so-

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Irish[edit]

Etymology[edit]

From Old Irish so, su, from Proto-Celtic *su-, from Proto-Indo-European *h₁su-. Cognate with Welsh hy-, Ancient Greek εὖ(), Sanskrit सु-(su-). Doublet of eo-.

Prefix[edit]

so-

  1. very (positive or neutral)
  2. X-able, easy to X

Usage notes[edit]

  • This affix in Irish is added to adjectives denoting attributes of ability as well as positive attributes. It lenites the word to which it attaches.
  • When it means very, so- acts like an adverb:
    so- + ‎blasta(tasty) → ‎so-bhlasta(very tasty)
  • When it means -able, so- acts like an plain affix:
    so- + ‎briste(broken) → ‎sobhriste(breakable)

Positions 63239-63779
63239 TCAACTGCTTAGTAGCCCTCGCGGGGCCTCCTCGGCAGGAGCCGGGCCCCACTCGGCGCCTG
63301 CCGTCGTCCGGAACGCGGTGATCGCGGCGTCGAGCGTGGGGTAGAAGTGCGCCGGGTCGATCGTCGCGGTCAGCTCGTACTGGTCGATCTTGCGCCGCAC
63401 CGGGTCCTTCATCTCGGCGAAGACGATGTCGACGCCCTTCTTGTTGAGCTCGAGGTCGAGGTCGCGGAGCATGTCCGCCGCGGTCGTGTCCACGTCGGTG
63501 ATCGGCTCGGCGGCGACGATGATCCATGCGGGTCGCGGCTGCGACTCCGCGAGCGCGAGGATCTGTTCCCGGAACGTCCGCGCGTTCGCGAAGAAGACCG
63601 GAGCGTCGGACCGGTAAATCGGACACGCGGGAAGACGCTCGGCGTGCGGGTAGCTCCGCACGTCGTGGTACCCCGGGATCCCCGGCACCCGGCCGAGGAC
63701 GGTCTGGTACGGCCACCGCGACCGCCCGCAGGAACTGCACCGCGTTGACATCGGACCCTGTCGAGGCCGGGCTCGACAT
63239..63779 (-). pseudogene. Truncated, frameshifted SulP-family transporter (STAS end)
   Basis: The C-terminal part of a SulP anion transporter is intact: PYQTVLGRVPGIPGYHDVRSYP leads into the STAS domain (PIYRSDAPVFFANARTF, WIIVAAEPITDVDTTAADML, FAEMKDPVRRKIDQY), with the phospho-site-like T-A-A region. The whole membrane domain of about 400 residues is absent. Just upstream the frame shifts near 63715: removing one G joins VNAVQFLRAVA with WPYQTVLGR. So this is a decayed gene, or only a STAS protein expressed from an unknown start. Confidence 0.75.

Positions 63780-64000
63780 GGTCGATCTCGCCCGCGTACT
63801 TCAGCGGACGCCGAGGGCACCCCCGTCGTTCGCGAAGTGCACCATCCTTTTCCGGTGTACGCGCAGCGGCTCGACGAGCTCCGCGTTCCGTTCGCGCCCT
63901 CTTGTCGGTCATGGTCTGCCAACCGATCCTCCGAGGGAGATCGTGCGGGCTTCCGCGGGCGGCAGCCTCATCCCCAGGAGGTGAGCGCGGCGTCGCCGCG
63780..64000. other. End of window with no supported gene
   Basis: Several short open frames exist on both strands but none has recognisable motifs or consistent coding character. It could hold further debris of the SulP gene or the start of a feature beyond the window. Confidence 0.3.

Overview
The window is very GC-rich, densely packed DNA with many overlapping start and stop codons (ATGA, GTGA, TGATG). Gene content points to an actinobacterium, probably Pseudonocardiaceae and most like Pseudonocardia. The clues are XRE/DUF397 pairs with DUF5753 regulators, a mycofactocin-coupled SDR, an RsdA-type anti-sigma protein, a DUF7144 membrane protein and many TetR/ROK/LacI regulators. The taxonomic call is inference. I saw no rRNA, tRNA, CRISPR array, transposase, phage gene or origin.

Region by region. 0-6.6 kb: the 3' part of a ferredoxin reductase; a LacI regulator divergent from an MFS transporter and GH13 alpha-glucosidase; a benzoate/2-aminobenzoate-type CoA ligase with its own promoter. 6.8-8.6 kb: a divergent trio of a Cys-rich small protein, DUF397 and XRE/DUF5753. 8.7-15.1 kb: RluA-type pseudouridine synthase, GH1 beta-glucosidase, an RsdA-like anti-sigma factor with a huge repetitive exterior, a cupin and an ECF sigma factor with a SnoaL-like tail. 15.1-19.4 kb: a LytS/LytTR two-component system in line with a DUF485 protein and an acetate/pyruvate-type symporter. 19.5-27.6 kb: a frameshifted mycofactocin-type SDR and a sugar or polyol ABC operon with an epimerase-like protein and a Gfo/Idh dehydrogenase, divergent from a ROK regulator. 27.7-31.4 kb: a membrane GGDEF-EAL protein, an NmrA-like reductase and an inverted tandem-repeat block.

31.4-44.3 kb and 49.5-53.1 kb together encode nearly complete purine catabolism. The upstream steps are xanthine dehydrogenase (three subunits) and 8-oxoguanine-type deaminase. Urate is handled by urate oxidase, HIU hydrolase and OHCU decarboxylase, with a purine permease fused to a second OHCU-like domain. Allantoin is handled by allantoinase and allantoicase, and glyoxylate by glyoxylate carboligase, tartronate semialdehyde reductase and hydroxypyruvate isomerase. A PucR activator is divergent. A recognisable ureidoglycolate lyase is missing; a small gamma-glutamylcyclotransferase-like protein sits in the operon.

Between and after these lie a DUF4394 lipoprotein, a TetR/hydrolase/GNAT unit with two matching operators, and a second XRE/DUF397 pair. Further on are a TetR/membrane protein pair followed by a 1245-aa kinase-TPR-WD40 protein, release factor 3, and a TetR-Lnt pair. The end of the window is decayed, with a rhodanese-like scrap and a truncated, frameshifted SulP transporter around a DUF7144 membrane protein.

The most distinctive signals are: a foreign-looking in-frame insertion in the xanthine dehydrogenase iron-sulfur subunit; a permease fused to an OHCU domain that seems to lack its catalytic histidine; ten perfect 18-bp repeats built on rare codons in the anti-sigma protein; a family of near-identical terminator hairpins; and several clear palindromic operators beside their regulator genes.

so- + ‎déanta(done) → ‎sodhéanta(doable)

Synonyms[edit]

Antonyms[edit]

Derived terms[edit]


Mutation[edit]

Irish mutation
Radical Lenition Eclipsis
so- sho-
after an, tso-
unchanged
Note: Some of these forms may be hypothetical. Not every
possible mutated form of every word actually occurs.

References[edit]

  • "so-" in Foclóir Gaeilge-Béarla, An Gúm, 1977, by Niall Ó Dónaill.
  • 2 so, su” in Dictionary of the Irish Language, Royal Irish Academy, 1913–76.

Manx[edit]

Etymology[edit]

From Old Irish so, su.

Prefix[edit]

so-

  1. X-able, easily Xed

Derived terms[edit]


References[edit]

  • 2 so, su” in Dictionary of the Irish Language, Royal Irish Academy, 1913–76.

Portuguese[edit]

Prefix[edit]

so-

  1. sub- (under, beneath)

Synonyms[edit]


Spanish[edit]

Prefix[edit]

so-

  1. sub-

Derived terms[edit]

Synonyms[edit]